The commentor is objecting to the idea that greater wealth will lead to lower fertility. Part of his concern is that the automatic fertility reduction from increased wealth won't be nearly enough to prevent problems, a concern I agree with:
Even the (few) countries in the world with falling populations have those falling SLOWLY. We're already using up all our seed corn.
Everyone saying there isn't a problem never gives the numbers. They tell us that in some tiny number of countries the population growth rate has gone (very slightly) negative and this is supposed to, what, I don't know, be proof that the rest of the world is going to go negative voluntarily , and soon enough for it to matter?But in between those two excerpts, he goes off the rails:
Third the people who spout this line never discuss the actual MECHANISM by which it will work --- and we all know that the sign of a flawed economic argument, no matter how great it might seem, is the lack of an actual mechanism for the effect. In particular, the idea is that people will have fewer kids because having more kids entails hardship and reduced opportunities. For that to work, there actually have to BE hardship and reduced opportunities. In the developed world, for better or worse, we are doing everything we can to sever this link. We (society, not the parents) provide food, medicine, clothing if necessary for the kids, then education. Even among the middle class, the insistence is that society should be providing parental leave, and then childcare, precisely so that the kids aren't a burden. All this provides just one more reduction of the signal that would be telling people to stop having kids.So of course there should be some sort of link between the level of comfort a given society's safety net provides for families and that society's fertility, right? Right? Countries with "softer" nets should have higher fertility, and as countries' nets get "softer" over time, their fertility rate should rise, right? Or a "harder" net should lead to a lower fertility rate, right?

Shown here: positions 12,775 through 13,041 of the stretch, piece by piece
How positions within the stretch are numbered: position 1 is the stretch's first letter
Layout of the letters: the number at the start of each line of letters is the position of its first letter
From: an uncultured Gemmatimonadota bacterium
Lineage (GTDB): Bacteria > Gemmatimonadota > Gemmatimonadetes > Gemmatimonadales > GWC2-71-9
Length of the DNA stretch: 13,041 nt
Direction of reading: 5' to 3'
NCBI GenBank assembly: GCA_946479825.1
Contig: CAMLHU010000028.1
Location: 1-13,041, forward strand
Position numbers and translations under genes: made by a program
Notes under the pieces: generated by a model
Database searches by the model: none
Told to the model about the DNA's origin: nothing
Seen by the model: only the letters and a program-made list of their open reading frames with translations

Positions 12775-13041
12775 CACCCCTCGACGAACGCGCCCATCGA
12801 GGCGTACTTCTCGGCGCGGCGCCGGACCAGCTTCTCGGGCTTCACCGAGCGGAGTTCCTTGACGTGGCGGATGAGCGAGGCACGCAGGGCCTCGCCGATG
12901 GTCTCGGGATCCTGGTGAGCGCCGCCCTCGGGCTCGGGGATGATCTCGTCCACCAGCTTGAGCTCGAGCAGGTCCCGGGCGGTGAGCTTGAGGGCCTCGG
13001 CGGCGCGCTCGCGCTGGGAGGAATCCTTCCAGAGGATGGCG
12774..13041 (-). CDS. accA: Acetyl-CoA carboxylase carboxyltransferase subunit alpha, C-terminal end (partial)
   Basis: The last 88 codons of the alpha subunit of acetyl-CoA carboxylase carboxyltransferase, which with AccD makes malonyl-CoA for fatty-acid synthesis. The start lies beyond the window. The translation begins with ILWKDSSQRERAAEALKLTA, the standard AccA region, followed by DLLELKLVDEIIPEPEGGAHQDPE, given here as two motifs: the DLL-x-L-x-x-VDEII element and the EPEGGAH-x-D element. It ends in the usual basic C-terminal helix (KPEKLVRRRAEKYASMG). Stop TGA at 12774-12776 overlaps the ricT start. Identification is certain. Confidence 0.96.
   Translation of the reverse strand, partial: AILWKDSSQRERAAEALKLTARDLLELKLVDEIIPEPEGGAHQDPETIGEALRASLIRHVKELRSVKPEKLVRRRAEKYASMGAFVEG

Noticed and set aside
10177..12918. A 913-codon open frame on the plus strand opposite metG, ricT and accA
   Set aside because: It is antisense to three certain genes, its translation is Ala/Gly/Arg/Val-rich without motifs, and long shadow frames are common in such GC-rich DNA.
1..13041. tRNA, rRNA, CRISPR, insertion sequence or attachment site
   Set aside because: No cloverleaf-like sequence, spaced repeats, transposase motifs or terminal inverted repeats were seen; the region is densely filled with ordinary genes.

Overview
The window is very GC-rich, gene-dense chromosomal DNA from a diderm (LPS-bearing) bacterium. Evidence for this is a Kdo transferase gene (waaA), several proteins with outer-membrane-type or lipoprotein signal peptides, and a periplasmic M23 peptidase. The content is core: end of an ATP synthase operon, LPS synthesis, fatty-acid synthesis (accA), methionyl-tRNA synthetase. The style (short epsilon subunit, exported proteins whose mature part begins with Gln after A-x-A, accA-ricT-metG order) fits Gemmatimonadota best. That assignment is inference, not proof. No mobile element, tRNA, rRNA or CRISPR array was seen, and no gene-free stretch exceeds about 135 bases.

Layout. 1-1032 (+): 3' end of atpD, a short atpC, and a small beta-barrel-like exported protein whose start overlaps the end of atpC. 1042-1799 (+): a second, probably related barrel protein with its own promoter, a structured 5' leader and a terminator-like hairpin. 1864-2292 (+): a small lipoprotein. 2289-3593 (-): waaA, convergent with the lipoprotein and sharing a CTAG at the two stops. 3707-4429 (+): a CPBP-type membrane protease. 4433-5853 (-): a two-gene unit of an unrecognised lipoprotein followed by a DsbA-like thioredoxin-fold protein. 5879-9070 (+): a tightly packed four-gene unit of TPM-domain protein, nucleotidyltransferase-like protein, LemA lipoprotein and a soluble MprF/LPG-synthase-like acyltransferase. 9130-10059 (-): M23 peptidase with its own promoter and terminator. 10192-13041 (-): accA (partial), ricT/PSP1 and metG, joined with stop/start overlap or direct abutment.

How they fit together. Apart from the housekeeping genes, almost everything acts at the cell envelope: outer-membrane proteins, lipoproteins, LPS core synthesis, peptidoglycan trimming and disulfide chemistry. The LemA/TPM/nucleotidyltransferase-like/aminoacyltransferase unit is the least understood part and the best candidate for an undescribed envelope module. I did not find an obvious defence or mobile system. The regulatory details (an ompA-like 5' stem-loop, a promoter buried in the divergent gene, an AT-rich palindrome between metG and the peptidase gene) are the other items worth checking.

Except that's not it at all.
The EU has much softer nets than the U.S., yet their fertility rate is 1.57 compared to our rate of 1.89. (All the data discussed here are from the World Bank, here.)
Looking at the U.S., our rate fell really fast during the 1960s, before and during the implementation of LBJ's "Great Society" programs.
After 1976, it crept up, most noticeably during the later 1980s, by which time Reagan's restrictions on welfare programs had had time to be felt.
Clinton's welfare overhaul in 1996 had basically zero effect, though if there was an effect, it was positive (i.e., harder safety net, higher fertility). The recession of 2001 seems to have brought the rate down, with the disaster of 2008 having an even bigger effect.
We shouldn't expect any unicausal explanation to suffice in an issue like this. In the U.S. case, increased access to birth control and women's increased options are pretty obvious candidates for why the rate fell so strongly in the '60's.
Globally, poverty and high fertility seem to have an incredibly strong link. Beyond about $30,000, everyone is hardly above a fertility level of 2.0, but are mostly below (with the exception of Qatar way out on the right). Almost all the countries with fertility above 3.0 have incomes below $8,000.
This is all nothing but eyeball econometrics, but it's enough to suggest that the DeLong commentor's contention about social safety nets and fertility is bollocks. If a factor actually affects fertility, it should be visible somewhere.
But it has to be true. Economists know that people respond to incentives. If you make it less burdensome to have kids, people will have more of them. Trust me.
File this under, "Someone somewhere on the intertoobz said something wrong."